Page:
How to Freeze Strawberries

published Jun 3, 2024
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overhead shot of strawberries  on a parchment lined baking sheet.
Credit: Photo: Lucy Schaeffer; Styling: Tom Hoerup

Strawberries are the best. They’re good in almost anything: You can stir them into baked goods, top pancakes with them, throw them into smoothies, or just enjoy them by themselves. When you want to preserve berries at the peak of their flavor, the best way to do it is in the freezer. Freezing is also a great way to make the best of not-so-perfect berries, which are good candidates for cooking and baking projects, rather than eating on their own.

The next time you go berry picking, or just grab too many at the grocery store and find yourself with more berries than you know what to do with, here’s how to freeze them so none go to waste. 

How to Buy Strawberries

Look for strawberries with a deep red color, shiny skin, and green tops. Avoid berries with brown, wilted leaves or any that are bruised. Pick berries that are red all the way through, not ones with white or green tips. Check the bottom of the container for excess liquid, which may be a sign that some of the berries are bruised or rotten.

How to Freeze Strawberries

Credit: Photo: Lucy Schaeffer; Styling: Tom Hoerup

1. Remove the tops. Hull the strawberries or just simply slice the tops off.

Credit: Photo: Lucy Schaeffer; Styling: Tom Hoerup

2. Cut the strawberries. How you chop them up is really up to you. I tend to quarter medium-sized strawberries, but you can slice or dice them up if you want instead. Think about the way you would use them and cut accordingly. For instance, if your favorite muffin recipe calls for diced strawberries, go with that!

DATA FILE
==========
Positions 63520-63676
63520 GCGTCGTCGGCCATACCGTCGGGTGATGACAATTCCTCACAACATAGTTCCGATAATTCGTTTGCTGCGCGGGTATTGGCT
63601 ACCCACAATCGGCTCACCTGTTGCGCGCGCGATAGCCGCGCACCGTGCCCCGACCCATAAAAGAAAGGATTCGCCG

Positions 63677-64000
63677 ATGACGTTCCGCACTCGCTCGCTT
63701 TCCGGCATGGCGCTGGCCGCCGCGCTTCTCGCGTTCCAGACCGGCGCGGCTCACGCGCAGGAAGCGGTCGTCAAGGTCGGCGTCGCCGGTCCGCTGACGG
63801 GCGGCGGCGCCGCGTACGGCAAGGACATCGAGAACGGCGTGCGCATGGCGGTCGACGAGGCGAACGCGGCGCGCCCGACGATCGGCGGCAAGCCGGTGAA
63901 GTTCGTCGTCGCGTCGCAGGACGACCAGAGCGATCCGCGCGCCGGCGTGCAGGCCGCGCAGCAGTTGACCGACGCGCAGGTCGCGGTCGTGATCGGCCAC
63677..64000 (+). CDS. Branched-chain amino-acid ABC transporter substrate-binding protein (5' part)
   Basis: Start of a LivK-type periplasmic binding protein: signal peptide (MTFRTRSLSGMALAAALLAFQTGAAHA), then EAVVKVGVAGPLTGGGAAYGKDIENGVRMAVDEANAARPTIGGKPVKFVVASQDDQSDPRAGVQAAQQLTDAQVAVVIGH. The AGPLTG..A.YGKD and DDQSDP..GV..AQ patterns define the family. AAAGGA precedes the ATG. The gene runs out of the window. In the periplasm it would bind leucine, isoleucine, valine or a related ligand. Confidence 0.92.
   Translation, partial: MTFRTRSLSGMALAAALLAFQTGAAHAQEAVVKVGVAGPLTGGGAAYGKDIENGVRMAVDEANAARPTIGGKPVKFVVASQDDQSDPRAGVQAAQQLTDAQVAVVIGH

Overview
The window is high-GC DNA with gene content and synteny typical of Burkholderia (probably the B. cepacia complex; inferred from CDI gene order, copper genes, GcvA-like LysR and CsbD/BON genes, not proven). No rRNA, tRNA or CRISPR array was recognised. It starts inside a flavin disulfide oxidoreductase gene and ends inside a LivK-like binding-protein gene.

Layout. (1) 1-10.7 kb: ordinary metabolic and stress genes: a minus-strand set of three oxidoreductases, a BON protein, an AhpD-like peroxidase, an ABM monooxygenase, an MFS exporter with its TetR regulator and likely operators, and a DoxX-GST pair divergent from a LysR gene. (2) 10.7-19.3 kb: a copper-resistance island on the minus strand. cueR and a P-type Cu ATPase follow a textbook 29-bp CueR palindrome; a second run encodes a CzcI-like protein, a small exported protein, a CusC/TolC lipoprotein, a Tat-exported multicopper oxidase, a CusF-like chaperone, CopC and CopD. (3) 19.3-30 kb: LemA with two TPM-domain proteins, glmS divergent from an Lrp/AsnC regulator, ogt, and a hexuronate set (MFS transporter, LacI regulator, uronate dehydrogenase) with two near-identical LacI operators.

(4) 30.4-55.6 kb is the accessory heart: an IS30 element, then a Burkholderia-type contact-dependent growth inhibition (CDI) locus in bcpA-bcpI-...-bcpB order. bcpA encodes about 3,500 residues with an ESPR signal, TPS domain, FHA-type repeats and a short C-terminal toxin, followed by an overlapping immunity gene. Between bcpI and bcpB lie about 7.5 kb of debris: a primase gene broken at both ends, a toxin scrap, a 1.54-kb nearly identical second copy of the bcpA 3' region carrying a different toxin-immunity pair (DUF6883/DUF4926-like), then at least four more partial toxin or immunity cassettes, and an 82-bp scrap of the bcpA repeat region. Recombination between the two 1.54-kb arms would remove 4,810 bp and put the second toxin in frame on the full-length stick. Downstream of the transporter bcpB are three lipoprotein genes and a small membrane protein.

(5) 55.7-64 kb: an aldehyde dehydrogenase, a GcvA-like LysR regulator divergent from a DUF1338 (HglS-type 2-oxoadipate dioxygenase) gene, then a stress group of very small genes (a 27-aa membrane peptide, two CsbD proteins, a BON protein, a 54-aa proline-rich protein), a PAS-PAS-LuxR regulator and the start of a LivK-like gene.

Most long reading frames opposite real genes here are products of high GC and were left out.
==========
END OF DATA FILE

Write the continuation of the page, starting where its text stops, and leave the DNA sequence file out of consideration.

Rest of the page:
Credit: Photo: Lucy Schaeffer; Styling: Tom Hoerup

3. Freeze strawberries in a single layer. Once the strawberries are cut up, arrange them in a single layer on a baking sheet lined with parchment paper or a silicone baking mat. It’s important not to stack the strawberries or have them packed together, as you want each piece to individually freeze. Pop the tray into the freezer and freeze until the strawberries are solid.

Credit: Photo: Lucy Schaeffer; Styling: Tom Hoerup

4. Transfer to freezer bags. Transfer the frozen strawberries to freezer bags for long-term storage. Because each piece was frozen individually, they won’t stick together and you can take out just what you need.

It’s best to use frozen strawberries within a few months, and make sure to press any air out of the bag after you take any out so the rest don’t get freezer burn.

Should You Freeze Strawberries with Sugar?

Freezing strawberries after tossing them in sugar can help to preserve their color and texture. However, it also limits how you can use them. While sugared strawberries might work well in a strawberry milkshake or strawberry-rhubarb streusel bars, they might not work as well in a vinaigrette or in a recipe that doesn’t call for extra sweetener, like a smoothie. Sugared strawberries can also throw off the balance of sweetness in a recipe, so if you’re planning on adding them, you may need to adjust the amount of sugar you use.

How to Use Frozen Strawberries